New Jersey Gov. Chris Christie spent $300,000 of a government state allowance over five years in office to buy food, alcoholic drinks and desserts, according to a new analysis of state records.
In addition to his $175,000 salary, Christie receives $95,000 a year for purposes vaguely defined in the state budget for official purposes like state receptions, operating an official residence, or other expenses.
And numbers published by local website New Jersey Watchdog show Christie, a Republican presidential hopeful, took full advantage of the stipend over his five years as governor. He spent $76,373 during 53 shopping runs at Wegmans Food Markets, and $11,971 in purchases at ShopRite supermarkets during 51 visits, in addition to another $6,536 in seven visits to ShopRite’s liquor stores. The site is published by the Franklin Center for Government & Public Integrity.
All the food purchases were for official purposes, an aide in Christie’s office said, including receptions and general upkeep at the governor’s mansion.
During the 2010 and 2011 NFL football seasons, Christie also spent a total of $82,594 at the MetLife Stadium, where the New York’s Giants and Jets play their home games. The New Jersey Republican State Committee later reimbursed the money Christie spent at MetLife to the state.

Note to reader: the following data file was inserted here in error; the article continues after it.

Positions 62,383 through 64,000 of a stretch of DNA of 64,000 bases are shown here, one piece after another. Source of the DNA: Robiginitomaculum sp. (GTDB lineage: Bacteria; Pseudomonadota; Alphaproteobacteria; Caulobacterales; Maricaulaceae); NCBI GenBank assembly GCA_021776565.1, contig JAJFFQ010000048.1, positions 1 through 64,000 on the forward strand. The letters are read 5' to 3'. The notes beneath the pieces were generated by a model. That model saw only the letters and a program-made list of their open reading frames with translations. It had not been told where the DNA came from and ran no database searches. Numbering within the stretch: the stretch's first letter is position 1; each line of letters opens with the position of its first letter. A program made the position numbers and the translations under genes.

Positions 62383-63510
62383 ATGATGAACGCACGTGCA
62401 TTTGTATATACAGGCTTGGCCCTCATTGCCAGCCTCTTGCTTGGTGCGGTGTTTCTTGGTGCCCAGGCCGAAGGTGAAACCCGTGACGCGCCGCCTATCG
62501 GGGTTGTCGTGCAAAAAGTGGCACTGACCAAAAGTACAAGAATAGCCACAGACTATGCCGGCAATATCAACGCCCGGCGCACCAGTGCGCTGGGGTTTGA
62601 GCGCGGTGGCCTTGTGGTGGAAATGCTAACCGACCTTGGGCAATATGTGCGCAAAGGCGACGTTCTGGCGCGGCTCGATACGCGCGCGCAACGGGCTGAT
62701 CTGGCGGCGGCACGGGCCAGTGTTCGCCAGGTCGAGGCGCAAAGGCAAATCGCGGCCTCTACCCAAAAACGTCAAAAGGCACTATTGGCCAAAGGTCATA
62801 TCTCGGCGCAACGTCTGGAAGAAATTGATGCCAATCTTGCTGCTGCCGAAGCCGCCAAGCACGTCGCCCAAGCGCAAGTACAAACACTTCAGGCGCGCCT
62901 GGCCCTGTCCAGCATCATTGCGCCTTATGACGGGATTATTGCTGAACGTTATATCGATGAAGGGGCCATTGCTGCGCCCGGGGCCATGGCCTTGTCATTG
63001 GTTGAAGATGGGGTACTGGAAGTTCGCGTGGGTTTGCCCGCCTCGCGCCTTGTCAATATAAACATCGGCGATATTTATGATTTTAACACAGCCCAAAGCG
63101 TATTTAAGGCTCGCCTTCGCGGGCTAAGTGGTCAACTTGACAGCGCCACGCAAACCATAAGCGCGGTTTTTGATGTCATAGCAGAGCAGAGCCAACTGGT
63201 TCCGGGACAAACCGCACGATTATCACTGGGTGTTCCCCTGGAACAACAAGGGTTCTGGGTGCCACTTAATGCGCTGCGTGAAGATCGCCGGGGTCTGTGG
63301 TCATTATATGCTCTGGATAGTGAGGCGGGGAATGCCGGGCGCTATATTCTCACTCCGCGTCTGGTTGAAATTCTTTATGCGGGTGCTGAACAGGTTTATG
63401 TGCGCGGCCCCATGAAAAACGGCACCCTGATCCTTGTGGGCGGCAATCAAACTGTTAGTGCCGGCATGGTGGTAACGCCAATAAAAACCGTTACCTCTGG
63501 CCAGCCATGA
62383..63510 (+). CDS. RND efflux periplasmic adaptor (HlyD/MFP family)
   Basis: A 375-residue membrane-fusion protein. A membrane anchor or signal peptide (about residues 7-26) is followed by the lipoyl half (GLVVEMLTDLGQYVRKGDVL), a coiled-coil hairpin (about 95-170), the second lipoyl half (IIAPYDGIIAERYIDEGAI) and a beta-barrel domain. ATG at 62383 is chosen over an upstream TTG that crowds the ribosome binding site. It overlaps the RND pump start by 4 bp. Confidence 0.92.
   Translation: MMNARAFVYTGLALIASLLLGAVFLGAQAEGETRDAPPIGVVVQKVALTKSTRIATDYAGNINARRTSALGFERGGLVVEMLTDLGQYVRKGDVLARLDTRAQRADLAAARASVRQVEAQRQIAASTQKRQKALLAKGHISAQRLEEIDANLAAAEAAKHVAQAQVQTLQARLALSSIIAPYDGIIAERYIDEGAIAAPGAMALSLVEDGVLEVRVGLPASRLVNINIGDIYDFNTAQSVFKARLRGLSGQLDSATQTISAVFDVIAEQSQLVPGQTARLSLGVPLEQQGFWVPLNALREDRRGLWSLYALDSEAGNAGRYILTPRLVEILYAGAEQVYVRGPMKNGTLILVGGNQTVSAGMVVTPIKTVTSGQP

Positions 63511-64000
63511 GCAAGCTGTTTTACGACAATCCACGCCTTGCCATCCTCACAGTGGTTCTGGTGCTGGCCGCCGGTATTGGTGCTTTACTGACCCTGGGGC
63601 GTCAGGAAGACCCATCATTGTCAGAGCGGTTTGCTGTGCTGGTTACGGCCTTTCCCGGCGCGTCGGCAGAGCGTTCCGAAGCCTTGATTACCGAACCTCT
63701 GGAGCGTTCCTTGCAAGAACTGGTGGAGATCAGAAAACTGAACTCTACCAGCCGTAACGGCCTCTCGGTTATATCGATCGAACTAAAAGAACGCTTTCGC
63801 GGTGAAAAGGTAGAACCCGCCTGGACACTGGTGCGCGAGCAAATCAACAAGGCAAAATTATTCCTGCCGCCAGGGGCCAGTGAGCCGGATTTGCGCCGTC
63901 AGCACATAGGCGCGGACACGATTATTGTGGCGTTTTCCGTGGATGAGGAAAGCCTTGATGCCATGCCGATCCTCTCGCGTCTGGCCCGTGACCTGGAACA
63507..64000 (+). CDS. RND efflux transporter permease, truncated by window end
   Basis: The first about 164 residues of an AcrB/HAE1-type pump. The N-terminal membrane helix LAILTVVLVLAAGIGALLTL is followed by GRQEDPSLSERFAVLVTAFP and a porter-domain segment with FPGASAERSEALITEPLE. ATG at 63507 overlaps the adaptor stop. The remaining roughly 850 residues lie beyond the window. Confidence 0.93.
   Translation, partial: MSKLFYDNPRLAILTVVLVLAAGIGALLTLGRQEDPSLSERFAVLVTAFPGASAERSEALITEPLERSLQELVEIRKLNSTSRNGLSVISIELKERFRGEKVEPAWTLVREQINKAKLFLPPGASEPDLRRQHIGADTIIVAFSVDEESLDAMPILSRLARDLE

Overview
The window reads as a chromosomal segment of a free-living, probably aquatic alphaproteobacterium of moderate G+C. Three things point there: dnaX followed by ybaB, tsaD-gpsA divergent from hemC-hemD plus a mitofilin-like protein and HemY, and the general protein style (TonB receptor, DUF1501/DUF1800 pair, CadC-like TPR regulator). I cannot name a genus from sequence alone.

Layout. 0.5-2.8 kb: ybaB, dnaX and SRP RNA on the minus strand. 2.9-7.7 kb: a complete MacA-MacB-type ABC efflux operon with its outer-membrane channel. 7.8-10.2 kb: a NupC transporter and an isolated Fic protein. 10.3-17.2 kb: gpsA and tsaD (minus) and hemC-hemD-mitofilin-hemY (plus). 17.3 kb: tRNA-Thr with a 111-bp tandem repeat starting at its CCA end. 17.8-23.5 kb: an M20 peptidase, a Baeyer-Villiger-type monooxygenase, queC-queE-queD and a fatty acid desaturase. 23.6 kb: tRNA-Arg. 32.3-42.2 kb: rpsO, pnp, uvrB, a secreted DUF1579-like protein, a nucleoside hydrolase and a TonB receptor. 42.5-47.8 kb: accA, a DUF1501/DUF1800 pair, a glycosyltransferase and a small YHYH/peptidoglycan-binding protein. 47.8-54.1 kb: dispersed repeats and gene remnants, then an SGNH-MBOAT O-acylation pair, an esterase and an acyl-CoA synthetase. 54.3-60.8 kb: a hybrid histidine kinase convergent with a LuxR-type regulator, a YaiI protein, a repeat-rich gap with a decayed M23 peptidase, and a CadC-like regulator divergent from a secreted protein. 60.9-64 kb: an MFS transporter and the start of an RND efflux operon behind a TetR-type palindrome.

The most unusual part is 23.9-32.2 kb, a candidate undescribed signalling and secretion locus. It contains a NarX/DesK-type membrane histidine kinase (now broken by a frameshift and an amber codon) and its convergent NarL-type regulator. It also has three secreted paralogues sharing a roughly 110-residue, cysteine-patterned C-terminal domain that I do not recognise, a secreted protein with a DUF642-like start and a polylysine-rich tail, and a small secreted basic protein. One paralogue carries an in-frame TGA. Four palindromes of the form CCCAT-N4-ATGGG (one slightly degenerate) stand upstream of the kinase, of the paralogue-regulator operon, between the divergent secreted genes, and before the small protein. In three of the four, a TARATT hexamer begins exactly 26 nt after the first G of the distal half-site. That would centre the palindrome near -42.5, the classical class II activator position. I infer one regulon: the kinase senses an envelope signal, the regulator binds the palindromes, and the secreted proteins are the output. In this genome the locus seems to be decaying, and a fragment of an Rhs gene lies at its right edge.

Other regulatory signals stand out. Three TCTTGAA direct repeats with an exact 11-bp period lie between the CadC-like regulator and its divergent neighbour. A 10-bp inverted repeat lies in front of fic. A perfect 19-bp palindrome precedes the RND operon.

Gov. Christie’s office said the money was used for official political functions to host dignitaries and legislators.
“Whenever the Governor hosts an event in his official capacity, the discretionary account is available to pay for those costs associated with official reception and hosting and related incidental expenses,” said Christie’s press secretary Kevin Roberts in a statement.
“Nonetheless in early 2012, the Governor made the decision that costs associated with hosting at the sporting venues were better paid with non-state funds, and those expenses incurred during 2010 and 2011 were reimbursed by the NJGOP.”
Christie every year returns leftover funds from the $95,000 allowance to the state. The amount Christie returned annually to the state increased from $2,716 in 2010 to $30,377 last year.
- What a Photographer Saw in the West Bank
- Accenture’s Chief AI Officer on Why This Is a Defining Moment
- Inside COP28's Big 'Experiment'
- U.S. Doctors Can't Be Silent About Gaza: Column
- The Movie Wives Would Like a Word
- The 100 Must-Read Books of 2023
- The Top 100 Photos of 2023
- Want Weekly Recs on What to Watch, Read, and More? Sign Up for Worth Your Time